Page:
Letter: Butt out
In his critique of what he calls the “curious logic” of St. Mary Catholic Church’s plan to build a parish hall on its property, Art Allard stands logic itself — nay, common sense — on its head (“Can Catholics be capitalists in Aspen?” Commentary, The Aspen Times, June 9).
How does the church’s proposal to develop a small portion of the urban property that it has owned for more than 130 years have anything to do with “damage to and reduction of” the “pristine” natural world? It’s like arguing that if Allard owned residential property and decided to erect a gazebo in his backyard and double the size of his garage, he would be expediting the death of the planet.
The only way he attempts such an argument is through a tortured ad hominem, guilt by association, Saul Alinsky demonization of one of the church’s parishioners who is connected with a “premier luxury firm” engaged in the buying and selling of pricey Aspen estates. Horrors! Blood money is involved.
As to his question of whether Catholics may be capitalists in this matter, what else could they be — socialists? Should they wait for a government grant to fund their building, drawing upon Allard’s tax dollars? Alas, although government can confiscate all kinds of money for environmentalist schemes, it may not do so on behalf of a church.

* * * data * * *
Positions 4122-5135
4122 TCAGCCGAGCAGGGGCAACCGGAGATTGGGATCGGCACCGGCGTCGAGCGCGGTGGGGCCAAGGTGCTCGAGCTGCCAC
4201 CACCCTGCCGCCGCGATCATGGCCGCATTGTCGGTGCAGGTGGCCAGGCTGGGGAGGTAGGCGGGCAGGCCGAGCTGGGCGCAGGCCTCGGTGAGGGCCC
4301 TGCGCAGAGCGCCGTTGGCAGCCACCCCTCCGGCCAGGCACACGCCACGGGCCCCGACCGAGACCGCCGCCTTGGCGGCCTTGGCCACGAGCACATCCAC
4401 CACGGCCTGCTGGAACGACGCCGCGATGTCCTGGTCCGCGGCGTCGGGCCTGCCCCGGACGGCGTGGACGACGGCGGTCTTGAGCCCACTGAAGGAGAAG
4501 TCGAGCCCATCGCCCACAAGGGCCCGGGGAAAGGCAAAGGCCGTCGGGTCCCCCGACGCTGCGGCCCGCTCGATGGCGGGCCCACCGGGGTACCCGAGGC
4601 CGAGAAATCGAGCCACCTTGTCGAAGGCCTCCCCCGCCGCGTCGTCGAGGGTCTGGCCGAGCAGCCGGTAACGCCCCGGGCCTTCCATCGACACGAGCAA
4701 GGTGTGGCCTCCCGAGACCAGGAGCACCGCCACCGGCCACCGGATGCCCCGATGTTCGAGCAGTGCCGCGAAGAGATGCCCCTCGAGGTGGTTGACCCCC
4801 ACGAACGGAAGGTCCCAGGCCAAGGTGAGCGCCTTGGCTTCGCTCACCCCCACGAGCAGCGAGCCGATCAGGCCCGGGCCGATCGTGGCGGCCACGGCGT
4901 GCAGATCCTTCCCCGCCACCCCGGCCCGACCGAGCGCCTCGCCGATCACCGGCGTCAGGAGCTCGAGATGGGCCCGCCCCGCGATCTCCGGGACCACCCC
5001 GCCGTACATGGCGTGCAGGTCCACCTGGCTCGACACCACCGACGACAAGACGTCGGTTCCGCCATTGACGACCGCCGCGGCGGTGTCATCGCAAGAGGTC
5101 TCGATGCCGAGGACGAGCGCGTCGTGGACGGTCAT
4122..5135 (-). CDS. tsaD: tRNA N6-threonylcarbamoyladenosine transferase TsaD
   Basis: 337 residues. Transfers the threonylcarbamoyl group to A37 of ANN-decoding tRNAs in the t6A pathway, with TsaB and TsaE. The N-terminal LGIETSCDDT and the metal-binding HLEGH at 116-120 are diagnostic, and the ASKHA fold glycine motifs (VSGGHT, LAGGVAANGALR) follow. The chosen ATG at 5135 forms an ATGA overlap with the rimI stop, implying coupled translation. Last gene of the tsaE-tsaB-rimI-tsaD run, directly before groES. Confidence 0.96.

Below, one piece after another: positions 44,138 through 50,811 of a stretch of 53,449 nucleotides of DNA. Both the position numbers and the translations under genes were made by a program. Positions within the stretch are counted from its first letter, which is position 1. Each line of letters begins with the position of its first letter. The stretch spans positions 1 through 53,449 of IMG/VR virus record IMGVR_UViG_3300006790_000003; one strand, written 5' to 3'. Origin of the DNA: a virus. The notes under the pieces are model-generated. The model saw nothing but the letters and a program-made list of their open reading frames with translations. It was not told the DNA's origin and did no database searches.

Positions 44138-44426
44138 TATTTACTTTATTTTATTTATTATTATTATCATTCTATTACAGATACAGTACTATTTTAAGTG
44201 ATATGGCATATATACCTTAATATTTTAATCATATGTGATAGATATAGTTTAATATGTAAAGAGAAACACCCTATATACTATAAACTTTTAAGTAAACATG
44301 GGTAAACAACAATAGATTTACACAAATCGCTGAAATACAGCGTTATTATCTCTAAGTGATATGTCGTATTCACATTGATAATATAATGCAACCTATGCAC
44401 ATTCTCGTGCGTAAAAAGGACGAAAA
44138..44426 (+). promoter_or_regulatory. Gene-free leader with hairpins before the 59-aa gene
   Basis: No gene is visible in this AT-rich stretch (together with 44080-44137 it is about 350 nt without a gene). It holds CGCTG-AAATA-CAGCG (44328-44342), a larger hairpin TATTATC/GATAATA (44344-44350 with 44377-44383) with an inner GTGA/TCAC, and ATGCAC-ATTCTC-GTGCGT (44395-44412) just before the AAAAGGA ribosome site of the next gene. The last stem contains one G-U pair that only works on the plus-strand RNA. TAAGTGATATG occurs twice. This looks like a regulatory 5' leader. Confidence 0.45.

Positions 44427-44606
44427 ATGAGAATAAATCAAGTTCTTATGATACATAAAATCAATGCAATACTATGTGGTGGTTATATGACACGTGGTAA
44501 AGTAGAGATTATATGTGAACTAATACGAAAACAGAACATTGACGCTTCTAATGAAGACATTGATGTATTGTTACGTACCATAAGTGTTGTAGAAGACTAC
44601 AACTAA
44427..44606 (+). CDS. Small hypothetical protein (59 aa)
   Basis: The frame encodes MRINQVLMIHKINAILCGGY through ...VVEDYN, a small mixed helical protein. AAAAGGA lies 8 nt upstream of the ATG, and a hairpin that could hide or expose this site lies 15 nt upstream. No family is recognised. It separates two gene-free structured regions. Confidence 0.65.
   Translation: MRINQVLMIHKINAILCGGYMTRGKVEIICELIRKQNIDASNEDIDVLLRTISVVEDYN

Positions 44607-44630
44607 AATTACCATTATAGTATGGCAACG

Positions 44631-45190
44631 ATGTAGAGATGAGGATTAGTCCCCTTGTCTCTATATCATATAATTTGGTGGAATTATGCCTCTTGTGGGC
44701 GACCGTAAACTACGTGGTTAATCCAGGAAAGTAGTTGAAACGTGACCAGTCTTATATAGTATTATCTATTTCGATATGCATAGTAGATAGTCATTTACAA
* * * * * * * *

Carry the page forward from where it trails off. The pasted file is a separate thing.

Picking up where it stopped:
Besides, what does he mean by “capitalism”? St. Mary’s is not exactly engaging in the acquisition of material goods for the purpose of making a killing at the expense of the laboring class.
Allard refers to the current pope’s condemnation of unrestrained capitalism, but the church has a much longer and stronger history of affirming that “the fact that God has given the earth for the use and enjoyment of the whole human race can in no way be a bar to the owning of private property,” property that “every man (even a very wealthy one, Mr. Allard) has by nature the right to possess” (Leo XIII, “Rerum Novarum,” paragraphs 6 and 8). Gee, kind of sounds like the Declaration of Independence, doesn’t it?
It is St. Mary’s property, Mr. Allard, which it will put to use in developing human resources. I suggest that you go save the planet at your own expense.